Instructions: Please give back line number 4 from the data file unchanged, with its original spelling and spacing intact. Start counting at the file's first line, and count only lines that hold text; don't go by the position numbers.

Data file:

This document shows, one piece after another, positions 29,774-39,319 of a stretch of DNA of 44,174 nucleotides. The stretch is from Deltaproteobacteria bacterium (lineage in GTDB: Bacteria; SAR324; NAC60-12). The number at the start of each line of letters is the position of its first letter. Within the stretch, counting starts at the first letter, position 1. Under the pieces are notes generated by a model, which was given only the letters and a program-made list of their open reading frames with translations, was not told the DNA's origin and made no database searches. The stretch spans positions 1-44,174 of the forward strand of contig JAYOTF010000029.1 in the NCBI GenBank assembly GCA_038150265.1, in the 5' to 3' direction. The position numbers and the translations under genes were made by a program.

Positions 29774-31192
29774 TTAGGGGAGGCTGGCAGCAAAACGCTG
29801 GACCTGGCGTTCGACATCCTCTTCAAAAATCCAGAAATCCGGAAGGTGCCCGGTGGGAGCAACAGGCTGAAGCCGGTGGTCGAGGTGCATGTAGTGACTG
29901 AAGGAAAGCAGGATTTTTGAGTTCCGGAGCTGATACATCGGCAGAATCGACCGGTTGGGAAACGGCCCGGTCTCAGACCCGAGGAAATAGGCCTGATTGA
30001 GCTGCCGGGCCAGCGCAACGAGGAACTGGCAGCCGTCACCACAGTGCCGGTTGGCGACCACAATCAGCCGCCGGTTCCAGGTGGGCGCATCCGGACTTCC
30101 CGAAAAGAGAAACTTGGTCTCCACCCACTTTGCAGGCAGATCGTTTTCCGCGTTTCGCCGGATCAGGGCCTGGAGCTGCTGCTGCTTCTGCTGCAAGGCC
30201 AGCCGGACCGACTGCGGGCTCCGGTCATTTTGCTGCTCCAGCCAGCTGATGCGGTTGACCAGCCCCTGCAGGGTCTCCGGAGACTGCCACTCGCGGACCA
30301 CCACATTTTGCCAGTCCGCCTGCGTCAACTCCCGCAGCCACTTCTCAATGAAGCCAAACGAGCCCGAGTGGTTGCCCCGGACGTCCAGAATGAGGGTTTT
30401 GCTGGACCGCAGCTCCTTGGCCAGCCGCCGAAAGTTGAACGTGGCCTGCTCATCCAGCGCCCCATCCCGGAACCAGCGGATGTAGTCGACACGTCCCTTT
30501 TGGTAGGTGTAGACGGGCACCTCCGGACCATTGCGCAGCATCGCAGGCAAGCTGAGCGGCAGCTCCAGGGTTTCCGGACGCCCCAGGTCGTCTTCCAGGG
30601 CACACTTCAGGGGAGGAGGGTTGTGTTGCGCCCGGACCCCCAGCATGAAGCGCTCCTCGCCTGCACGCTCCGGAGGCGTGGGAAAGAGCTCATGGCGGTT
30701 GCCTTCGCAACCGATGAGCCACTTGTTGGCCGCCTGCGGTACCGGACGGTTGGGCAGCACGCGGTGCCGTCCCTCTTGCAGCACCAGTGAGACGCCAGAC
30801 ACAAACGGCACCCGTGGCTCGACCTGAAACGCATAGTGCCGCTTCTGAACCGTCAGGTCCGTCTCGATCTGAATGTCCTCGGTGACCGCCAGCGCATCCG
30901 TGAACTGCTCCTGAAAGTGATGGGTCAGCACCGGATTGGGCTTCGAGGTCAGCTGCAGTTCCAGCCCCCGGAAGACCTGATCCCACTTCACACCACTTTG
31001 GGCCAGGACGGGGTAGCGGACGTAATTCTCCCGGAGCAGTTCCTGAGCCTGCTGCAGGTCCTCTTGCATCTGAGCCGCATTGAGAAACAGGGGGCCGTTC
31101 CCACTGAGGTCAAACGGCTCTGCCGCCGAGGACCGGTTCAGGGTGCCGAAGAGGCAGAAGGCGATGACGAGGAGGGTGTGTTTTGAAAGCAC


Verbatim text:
29801 GACCTGGCGTTCGACATCCTCTTCAAAAATCCAGAAATCCGGAAGGTGCCCGGTGGGAGCAACAGGCTGAAGCCGGTGGTCGAGGTGCATGTAGTGACTG